Go Drunk You're Phone

Oh Great, Now Your Smartphone Can Tell If You’re Drunk

Notifications could remind people they're too impaired to drive.

8. 18. 20 / Victor Tangermann
Victor Tangermann
Image by Victor Tangermann

Your smartphone is technically capable of telling if you’ve had one too many drinks using its motion sensors.

That’s according to a new study published in the Journal of Studies on Alcohol and Drugs. The researchers are hoping that real-time data on just how drunk somebody is could help people reduce their alcohol intake.

“We have powerful sensors we carry around with us wherever we go,” lead researcher Brian Suffoletto, with the University of Pittsburgh School of Medicine at time, said in a statement. “We need to learn how to use them to best serve public health.”

In a trial, 22 adults aged 21 to 43 drank mixed vodka drinks until they had a breath alcohol concentration of .20 percent. Every hour for seven hours afterward, they were asked to perform a walking task while wearing a smartphone attached to their lower back with an elastic belt.


Using data collected by the smartphone’s suite of sensors, the researchers were able to identify with 90 percent accuracy whether each participant had a breath alcohol concentration higher than 0.08 percent, the legal driving limit in the US.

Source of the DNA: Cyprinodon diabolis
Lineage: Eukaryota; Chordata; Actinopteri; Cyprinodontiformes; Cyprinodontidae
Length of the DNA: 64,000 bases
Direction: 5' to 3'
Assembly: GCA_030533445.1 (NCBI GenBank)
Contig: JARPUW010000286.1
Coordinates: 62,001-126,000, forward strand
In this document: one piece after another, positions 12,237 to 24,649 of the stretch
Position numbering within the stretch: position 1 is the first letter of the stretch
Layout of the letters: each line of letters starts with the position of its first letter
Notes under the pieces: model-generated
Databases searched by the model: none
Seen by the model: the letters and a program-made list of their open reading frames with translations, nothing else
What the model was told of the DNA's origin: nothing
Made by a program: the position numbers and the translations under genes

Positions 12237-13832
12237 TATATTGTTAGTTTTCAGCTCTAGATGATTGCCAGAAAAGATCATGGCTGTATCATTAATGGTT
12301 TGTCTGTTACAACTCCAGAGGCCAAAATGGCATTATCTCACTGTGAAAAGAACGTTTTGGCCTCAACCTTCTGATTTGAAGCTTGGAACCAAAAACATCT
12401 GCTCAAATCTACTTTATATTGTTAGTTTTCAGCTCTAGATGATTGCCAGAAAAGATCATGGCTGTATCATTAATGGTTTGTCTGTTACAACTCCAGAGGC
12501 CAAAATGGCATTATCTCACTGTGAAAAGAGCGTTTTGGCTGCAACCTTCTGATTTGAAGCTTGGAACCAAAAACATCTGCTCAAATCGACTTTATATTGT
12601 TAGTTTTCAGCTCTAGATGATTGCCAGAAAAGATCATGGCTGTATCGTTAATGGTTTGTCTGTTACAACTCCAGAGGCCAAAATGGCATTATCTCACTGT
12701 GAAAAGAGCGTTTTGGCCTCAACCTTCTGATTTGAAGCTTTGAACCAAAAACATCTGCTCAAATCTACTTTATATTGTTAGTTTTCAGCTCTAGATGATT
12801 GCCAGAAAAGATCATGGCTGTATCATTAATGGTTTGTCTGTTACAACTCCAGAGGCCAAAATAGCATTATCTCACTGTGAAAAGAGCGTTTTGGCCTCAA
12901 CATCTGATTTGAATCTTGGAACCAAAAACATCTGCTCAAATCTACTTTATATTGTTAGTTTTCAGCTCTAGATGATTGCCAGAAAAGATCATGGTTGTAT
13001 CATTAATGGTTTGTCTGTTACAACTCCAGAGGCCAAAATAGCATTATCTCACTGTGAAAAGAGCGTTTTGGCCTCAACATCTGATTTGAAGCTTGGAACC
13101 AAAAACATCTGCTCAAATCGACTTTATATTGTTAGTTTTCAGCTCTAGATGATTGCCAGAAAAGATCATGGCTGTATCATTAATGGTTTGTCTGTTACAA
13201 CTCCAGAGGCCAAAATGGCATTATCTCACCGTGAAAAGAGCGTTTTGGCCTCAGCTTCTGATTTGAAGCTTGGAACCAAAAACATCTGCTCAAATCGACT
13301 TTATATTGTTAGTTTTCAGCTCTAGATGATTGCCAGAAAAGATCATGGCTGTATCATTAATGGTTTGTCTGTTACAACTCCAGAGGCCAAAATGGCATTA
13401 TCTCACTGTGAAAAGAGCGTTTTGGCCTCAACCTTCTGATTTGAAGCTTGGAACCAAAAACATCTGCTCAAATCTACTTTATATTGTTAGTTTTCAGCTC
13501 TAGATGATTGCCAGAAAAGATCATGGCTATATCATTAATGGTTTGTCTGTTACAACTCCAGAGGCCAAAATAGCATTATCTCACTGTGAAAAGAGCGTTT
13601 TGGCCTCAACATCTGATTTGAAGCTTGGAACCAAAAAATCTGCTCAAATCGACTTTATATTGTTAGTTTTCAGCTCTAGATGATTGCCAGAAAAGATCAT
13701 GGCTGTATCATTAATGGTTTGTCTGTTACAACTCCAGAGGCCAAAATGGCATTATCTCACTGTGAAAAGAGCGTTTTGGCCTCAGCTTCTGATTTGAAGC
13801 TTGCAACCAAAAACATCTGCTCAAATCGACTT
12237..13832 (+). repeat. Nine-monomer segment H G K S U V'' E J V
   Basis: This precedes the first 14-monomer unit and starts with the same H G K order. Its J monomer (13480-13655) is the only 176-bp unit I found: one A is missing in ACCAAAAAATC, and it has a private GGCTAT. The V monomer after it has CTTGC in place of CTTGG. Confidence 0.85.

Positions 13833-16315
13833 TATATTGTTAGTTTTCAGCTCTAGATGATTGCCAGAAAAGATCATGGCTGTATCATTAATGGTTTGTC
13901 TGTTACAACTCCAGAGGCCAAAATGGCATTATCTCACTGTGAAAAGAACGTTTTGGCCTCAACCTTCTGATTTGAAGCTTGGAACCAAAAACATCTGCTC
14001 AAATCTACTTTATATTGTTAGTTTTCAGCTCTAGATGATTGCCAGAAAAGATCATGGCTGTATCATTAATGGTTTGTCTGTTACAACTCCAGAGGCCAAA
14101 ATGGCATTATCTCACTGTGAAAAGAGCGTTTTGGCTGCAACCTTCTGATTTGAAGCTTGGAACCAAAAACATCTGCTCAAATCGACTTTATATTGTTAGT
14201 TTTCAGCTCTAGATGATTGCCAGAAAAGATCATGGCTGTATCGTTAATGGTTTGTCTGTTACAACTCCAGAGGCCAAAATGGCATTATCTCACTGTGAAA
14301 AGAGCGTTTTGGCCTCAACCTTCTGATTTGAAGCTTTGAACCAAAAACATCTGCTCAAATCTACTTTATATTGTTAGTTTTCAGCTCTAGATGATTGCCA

“This controlled lab study shows that our phones can be useful to identify ‘signatures’ of functional impairments related to alcohol,” Suffoletto said.

The trial was mostly a proof of concept and will require future tests, with, for instance, participants carrying the phones in either their hands or their pockets.

Suffoletto envisions a future smartphone feature that can alert those who are impaired and make sure they’re protected from “high-risk events like driving, interpersonal violence and unprotected sexual encounters.”


Futurism Readers: Find out how much you could save by switching to solar power at UnderstandSolar.com. By signing up through this link, Futurism.com may receive a small commission.

Share This Article


Copyright ©, Camden Media Inc All Rights Reserved. See our User Agreement, Privacy Policy and Data Use Policy. The material on this site may not be reproduced, distributed, transmitted, cached or otherwise used, except with prior written permission of Futurism. Fonts by Typekit and Monotype.